WASL scores worth the wait

Bainbridge High School students may have gotten their scores last, but they came in first.

Corrected scores for the Washington Assessment of Student Learning show that Bainbridge seventh and 10th graders nudged out Mercer Island for the top place in standardized testing statewide. The results scores had to be recalculated after their initial release two weeks ago, when the state’s scoring team mistakenly left out the scores of 46 students and skewed the results downward.

“I just continue to be impressed and gratified by our students’ performance,” school board president Bruce Weiland said.

Test results from spring 2004 showed 89 percent of Bainbridge High School 10th graders met or exceeded state standards in reading, up from 86 percent in 2003; 78 percent passed in math, up from 76 percent; 91 percent in writing, up from 86 percent, and 69 percent in science, up from the pilot test score of 58.

The sophomores exceeded state average scores by about 35 points in every academic area. The gap was greatest in science, a test that saw Bainbridge kids in both eighth and 10th grade with scores double the state mean.

Adjusted for the 14 high school students who did not take the test – each adding a zero to the cumulative score – BHS students fared even better, scoring 93 percent in reading; 82 percent in math; 96 percent in writing and 73 percent in science, passing Mercer Island’s 90 percent in reading; 70 percent in math; 93 percent in writing; and 72 percent in science.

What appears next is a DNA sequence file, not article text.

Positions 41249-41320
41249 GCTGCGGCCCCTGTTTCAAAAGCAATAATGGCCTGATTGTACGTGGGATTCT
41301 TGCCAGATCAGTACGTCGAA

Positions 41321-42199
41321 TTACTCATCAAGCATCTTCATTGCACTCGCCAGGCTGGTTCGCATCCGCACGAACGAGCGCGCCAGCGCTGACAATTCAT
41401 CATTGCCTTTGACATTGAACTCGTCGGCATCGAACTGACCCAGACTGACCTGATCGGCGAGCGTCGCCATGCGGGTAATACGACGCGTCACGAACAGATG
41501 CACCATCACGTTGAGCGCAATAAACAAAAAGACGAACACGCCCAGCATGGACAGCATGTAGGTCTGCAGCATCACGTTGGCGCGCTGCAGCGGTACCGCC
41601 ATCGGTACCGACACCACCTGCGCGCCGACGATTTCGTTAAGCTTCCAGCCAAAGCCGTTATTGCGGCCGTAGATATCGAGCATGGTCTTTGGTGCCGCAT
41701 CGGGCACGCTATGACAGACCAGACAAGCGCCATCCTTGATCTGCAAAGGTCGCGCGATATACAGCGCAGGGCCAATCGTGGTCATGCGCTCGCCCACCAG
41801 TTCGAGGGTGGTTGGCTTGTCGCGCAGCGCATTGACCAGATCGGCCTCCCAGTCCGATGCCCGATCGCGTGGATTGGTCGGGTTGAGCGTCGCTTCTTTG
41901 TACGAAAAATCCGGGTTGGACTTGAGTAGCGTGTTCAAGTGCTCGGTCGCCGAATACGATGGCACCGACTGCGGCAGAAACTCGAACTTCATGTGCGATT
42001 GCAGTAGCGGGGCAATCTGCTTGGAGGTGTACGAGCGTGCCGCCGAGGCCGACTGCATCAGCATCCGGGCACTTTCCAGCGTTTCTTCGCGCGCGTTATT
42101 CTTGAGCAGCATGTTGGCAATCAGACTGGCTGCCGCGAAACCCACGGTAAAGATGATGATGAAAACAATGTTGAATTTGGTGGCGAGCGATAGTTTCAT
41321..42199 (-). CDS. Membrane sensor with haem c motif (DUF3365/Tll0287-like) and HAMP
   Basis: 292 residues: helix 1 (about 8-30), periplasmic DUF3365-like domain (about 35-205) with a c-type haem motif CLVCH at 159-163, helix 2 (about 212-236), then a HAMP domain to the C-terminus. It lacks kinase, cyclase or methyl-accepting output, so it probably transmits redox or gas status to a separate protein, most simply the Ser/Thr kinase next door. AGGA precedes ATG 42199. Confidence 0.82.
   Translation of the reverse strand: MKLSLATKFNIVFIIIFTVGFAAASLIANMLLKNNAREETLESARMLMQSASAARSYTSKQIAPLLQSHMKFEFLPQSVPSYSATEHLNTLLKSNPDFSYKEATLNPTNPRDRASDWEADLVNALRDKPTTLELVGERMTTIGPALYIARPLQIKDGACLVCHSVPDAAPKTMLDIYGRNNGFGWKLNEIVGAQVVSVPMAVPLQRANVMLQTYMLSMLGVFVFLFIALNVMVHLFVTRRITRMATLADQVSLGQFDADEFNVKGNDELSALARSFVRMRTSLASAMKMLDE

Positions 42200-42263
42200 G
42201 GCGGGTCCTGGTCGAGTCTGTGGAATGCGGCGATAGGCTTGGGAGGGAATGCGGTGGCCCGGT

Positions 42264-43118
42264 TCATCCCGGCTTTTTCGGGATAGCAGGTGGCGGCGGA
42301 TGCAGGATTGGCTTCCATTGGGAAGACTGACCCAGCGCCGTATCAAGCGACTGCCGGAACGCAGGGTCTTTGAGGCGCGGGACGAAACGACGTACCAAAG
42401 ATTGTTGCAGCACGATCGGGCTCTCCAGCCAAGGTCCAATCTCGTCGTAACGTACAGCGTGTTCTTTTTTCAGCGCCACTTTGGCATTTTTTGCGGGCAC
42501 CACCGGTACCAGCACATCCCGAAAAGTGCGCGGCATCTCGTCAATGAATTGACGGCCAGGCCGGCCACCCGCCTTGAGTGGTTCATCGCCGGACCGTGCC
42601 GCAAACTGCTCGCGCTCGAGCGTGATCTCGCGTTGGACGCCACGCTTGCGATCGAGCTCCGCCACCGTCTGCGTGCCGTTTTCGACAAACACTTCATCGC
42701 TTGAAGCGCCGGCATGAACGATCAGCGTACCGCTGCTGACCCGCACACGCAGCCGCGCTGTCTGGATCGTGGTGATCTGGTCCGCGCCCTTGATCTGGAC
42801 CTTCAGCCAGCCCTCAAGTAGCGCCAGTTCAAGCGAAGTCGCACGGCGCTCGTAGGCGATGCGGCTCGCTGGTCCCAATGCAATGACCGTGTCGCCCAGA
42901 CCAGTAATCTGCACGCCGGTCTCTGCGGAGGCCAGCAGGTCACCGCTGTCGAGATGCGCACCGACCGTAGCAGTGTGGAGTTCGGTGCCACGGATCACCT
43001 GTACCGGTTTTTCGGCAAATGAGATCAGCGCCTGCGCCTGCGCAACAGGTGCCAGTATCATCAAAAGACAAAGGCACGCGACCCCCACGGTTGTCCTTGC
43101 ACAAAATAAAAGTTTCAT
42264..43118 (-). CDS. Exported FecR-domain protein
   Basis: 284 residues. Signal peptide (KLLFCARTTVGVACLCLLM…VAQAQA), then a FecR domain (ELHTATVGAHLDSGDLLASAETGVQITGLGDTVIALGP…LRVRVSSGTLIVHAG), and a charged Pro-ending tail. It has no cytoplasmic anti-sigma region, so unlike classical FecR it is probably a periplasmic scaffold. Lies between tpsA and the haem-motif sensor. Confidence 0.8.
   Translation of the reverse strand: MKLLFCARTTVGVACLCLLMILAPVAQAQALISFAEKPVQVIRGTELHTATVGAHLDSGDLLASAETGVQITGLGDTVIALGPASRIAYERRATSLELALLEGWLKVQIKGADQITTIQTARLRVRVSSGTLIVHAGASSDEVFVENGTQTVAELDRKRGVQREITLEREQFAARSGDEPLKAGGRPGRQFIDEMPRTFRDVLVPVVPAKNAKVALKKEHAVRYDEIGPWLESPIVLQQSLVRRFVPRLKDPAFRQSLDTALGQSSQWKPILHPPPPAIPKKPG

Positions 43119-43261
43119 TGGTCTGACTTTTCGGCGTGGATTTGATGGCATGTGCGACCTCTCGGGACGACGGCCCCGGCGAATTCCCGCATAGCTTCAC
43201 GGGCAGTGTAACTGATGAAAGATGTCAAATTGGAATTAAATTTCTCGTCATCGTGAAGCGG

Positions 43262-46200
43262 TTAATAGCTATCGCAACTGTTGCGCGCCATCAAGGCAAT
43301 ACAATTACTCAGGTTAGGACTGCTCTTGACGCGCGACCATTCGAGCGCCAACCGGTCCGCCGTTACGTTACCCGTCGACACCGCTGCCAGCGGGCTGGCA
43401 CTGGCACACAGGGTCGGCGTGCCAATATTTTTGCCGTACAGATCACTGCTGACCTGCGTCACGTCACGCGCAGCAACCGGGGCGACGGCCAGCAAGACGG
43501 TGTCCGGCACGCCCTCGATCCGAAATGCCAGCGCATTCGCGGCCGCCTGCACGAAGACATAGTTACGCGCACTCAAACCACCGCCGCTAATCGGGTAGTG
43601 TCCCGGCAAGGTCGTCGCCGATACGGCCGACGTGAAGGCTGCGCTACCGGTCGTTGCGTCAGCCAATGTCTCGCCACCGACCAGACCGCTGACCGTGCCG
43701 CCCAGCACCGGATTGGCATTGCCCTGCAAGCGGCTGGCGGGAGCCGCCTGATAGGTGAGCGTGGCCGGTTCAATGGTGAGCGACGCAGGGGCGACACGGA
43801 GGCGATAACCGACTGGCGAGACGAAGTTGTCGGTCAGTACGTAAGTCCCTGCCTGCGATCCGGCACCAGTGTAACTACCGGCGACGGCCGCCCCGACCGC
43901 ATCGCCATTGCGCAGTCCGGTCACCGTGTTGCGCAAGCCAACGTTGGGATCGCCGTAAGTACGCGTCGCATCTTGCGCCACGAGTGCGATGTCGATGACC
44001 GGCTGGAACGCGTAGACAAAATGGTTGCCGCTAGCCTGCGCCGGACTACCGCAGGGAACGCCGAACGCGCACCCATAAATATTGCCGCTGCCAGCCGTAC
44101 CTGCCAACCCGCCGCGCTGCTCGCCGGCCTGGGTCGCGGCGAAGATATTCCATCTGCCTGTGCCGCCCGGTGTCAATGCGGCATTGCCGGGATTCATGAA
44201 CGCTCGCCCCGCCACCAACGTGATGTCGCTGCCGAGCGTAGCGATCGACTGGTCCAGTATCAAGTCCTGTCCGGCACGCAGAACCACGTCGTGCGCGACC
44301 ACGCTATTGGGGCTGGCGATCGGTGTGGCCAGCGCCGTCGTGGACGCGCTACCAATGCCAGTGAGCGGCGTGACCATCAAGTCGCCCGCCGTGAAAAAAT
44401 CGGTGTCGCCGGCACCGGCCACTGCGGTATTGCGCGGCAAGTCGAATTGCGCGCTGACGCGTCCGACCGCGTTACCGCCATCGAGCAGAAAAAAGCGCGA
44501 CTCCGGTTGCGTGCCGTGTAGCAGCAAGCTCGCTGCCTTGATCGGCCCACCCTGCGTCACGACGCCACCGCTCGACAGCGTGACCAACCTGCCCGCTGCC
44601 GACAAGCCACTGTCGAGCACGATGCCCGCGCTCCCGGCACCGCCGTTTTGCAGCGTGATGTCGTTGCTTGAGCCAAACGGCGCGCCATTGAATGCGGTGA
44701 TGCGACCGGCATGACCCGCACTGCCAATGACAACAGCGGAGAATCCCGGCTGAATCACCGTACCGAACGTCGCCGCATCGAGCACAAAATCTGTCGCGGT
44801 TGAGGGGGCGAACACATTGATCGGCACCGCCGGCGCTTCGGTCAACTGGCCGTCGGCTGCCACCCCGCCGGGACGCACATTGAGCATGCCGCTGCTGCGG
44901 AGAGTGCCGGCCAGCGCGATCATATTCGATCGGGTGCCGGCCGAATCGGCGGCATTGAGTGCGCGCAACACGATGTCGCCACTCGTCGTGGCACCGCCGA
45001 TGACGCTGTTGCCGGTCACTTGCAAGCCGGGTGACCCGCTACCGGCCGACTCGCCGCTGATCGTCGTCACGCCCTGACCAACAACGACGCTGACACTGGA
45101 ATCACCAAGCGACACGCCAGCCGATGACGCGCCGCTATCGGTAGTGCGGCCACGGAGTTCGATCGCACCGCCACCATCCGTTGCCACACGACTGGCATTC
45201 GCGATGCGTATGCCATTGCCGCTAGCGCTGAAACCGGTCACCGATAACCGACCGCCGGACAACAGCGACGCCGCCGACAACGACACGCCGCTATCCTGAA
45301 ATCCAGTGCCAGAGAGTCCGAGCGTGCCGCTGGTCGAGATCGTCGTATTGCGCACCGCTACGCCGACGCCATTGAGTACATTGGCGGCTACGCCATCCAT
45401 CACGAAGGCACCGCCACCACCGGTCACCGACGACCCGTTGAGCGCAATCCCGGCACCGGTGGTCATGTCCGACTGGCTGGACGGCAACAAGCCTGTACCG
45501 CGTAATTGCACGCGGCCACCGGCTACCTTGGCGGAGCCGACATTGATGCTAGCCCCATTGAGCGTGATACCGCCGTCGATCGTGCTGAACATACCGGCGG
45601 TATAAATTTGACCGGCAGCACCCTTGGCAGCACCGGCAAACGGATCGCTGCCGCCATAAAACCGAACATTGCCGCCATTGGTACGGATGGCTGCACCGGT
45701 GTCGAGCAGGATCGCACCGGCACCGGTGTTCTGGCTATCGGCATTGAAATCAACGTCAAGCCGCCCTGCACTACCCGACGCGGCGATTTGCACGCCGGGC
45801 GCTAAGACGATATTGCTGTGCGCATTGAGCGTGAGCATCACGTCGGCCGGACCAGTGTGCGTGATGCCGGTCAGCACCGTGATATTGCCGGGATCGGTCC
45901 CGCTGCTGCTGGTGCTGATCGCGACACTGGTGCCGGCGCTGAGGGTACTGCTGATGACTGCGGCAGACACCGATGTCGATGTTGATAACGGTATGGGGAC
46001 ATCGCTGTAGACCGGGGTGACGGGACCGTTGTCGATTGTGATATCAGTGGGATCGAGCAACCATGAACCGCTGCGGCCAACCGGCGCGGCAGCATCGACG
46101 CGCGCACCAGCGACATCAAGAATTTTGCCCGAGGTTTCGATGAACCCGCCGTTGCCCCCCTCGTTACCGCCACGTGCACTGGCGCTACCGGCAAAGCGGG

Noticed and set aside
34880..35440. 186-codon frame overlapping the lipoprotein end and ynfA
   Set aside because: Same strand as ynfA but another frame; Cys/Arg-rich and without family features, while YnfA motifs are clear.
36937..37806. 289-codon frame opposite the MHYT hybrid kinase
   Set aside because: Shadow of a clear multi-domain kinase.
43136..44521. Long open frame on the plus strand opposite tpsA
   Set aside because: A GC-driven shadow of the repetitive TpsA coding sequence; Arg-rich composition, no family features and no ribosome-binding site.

Of 1,400 Mercer Island High School students, only two didn’t take the test, according to Mercer director of instruction and assessment Michael Power, so the scores reflect the true percent of students achieving proficiency.

Woodward Middle School seventh-graders made gains across the board, with the exception of the writing assessment. Reading scores jumped from 84 to 89 percent achieving proficiency; math went from 71 to 80; and writing from 84 to 78. Woodward eighth-grade students made gains in science, leaping from 65 to 72 percent.

The “bump” in science may be partly the result of changed student attitudes from last year’s “practice” test to this year’s “real” test, according to Deputy Superintendent Faith Chapel.

“Last year we didn’t have everyone take the field test,” Chapel said. “This year we had 99 percent involved. That makes a 4 percent difference.”

Odyssey Multiage program seventh graders gained 6 points in science, to score 71 percent. In other areas, scores slipped, going from 72 to 70 in reading; 69 to 61 in math; and 78 to 57 in writing.

And Eagle Harbor High School, with just 14 10th-grade students, had scores dramatically lowered by the three students who did not test. In reading EHH scored 43, but would have scored 55; in math 43 (45); in writing 36 (45) and in science 29 (36).

The Eagle Harbor WASL scores are being looked at to determine why they are lower than the BHS scores.

“We are still analyzing the data,” Chapel said. “Obviously this was the first year EHHS students took the WASL.”

At the grade-school level, Bainbridge fourth-graders scored 92 percent in reading; 83 percent in math and 79 percent in writing.

Starting with the class of 2008, students must earn a “Certificate of Achievement,” showing proficiency in the WASLs to receive a high school diploma. Students will have the opportunity to retest.

Alternative measures of achievement for students who qualify for special education funding, and a culminating project as an alternative to testing, are in the offing.

Statewide, students will have at least four opportunities to retake the test, which costs $27 to administer, in August and April of both junior and senior years, beginning in 2008 when passing is required for graduation.

“There will be ample opportunity for students to retest,” Chapel said, but, she notes, with scores consistently on the rise, relatively few should have to do so.

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